Friday, September 11, 2009

In Response

As we all know the major topic of discussion these days is on socializing health care. I recently read this post from Keegan (this is where I'd put that link that would take you to his blog but I don't know how to do that) about his initial issues and opinions on what socializing health care in America would mean. In response to his blog I'd like to share my background and why I am in favor of changing our health care system in America.

As many of you know I was born in The Netherlands which you could say has some sort of socialized health care (technically it's not but let me explain). In The Netherlands they have a dual system (and to warn you I had to look up some info on wikipedia, so take it with a grain of salt) in which government health care is required for everyone for serious and permanent health conditions. With that however, most citizens still have the right to have an obligatory (privatized) health insurance that covers basic health care needs.

Now I didn't realize how fortunate I was until I was married and we had to try to fend for ourselves. I don't know many young families that can afford our private health insurance here in America. It was shocking to find out that many of my married peers didn't have any type of health coverage. Scary thought especially considering many of them bringing children into the world with no means of providing for them. How is it that young, tax paying, law abiding citizens(for the most part) who go to a government funded state university cannot afford the peace of mind knowing that you'll be taken care of no matter what comes your way.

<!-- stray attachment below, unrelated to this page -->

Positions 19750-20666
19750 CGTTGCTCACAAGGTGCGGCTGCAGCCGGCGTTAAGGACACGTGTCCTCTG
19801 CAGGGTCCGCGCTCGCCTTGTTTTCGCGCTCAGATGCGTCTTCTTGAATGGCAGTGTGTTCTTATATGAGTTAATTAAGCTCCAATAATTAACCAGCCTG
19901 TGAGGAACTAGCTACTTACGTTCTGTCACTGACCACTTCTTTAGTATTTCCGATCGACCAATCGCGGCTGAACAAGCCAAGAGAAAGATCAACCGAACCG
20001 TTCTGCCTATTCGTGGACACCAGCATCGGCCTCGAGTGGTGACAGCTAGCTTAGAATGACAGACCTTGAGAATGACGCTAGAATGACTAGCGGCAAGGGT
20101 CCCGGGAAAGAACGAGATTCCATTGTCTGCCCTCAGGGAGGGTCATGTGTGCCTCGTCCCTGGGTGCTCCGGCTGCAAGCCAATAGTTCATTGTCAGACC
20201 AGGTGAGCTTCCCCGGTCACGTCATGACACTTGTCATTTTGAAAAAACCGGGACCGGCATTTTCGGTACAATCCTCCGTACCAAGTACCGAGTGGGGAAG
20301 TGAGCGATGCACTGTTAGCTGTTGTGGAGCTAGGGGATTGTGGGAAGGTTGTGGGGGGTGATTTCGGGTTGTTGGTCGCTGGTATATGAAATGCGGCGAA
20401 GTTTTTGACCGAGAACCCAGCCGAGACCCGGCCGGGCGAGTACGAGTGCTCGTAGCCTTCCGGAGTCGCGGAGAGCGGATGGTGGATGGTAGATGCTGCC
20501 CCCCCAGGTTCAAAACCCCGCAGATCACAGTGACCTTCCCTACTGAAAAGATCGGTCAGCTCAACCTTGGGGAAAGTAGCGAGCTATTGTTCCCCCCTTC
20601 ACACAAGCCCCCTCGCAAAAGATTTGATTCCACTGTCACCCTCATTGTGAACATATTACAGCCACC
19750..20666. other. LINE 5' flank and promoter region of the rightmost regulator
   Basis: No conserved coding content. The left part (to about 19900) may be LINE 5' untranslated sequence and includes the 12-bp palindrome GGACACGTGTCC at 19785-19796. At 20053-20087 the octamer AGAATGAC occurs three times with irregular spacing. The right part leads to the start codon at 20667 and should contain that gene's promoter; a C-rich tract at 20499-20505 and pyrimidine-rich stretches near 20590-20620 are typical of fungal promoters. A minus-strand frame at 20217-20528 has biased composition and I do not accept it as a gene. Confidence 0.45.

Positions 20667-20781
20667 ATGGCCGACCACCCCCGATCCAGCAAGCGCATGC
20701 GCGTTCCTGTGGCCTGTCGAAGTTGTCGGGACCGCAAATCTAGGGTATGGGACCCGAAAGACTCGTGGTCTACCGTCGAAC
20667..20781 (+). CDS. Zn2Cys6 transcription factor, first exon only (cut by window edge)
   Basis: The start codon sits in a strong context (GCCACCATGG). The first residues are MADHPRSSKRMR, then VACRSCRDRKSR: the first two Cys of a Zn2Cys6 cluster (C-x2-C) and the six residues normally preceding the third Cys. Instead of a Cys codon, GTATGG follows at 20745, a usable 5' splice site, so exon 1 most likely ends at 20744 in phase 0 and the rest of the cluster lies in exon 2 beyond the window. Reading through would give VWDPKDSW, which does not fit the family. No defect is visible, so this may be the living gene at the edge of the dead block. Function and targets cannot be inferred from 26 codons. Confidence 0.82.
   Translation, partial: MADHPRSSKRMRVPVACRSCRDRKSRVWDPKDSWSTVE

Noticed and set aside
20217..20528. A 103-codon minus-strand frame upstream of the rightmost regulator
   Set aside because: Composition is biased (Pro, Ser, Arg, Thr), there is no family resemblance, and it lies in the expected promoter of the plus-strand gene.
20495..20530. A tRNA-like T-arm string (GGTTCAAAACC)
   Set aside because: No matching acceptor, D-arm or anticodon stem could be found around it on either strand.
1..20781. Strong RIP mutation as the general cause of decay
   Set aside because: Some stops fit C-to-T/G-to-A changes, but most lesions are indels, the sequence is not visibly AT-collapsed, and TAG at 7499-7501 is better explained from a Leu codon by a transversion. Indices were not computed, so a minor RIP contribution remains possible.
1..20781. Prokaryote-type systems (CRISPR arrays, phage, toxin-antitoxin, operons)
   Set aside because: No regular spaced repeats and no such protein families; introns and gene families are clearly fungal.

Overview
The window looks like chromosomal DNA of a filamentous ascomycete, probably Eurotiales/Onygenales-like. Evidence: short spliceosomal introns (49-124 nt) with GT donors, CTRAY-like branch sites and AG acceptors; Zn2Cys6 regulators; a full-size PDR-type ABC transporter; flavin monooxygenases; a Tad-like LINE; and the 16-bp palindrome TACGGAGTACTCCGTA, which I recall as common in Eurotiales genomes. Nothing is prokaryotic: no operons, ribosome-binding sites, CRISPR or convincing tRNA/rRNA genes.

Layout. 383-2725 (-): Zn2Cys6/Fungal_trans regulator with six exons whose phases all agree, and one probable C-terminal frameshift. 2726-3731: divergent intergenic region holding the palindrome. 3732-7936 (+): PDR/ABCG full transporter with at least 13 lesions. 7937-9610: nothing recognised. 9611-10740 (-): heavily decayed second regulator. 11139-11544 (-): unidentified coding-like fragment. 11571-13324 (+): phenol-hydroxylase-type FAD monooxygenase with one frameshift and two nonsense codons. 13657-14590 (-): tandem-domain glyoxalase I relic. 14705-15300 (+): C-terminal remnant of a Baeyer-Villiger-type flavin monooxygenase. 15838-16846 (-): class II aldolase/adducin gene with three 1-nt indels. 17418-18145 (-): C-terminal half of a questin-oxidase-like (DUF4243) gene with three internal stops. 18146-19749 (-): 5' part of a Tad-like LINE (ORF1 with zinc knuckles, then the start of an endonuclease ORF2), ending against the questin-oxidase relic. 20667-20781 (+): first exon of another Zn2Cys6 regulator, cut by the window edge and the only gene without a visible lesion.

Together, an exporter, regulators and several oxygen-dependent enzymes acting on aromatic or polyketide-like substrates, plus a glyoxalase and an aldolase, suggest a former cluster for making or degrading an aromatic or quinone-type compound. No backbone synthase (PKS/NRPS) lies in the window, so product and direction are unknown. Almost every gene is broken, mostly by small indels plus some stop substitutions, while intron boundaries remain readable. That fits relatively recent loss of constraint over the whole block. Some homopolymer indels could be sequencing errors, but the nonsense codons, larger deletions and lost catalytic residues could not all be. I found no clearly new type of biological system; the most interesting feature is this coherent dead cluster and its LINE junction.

When Nolan and I started shopping around for health insurance, we realized that at this point in our lives all we needed was something that would provide for us in case a tragic event or serious condition came up. Honestly we thought we might have to go into debt just to pay for basic catastrophic health insurance. How outrageous is that? Why would I have to go into debt or pay ridiculous costs to insure that nothing serious happens to me? I personally have the mentality (and if you know mine and my families health history you'll know why) that you can never underestimate the importance of health insurance. No matter what, no matter how healthy you try to live your life, something will always come up and to not have health insurance would be devastating. Luckily with my parents help and the fact that I still have dual citizenship I can be taken care of.

Obviously you can see how I am such a fan of this system. Like in The Netherlands and many other European countries our health care system doesn't have to be a scary, purely, socialized system. I would prefer that our country goes for a more dual system because it's still providing basic rights to everyone while still allowing a bit of room for some capitalism (which heaven forbid America can't be America if there's no capitalism).

So there you go Keegan and for those random other few who must be bored out of their mind to read my super exciting and extreme view on this topic. Hopefully I didn't sound too ignorant. I'm always afraid to speak my mind because I hate ignorance and don't ever want to be like that.


Laura and Kyle Green said...

I like your post. Insurance is out of control! Kyle and I would have been 25K in debt without our health insurance after my blood clot and having a baby. Thank goodness we have it even though it's insanely expensive.

Julie said...

i like the posts like this. really. i love reading stuff like this. speak your mind more often!

Keegan said...

here's the link to my post in case anyone is interested: Health Care: A Public Option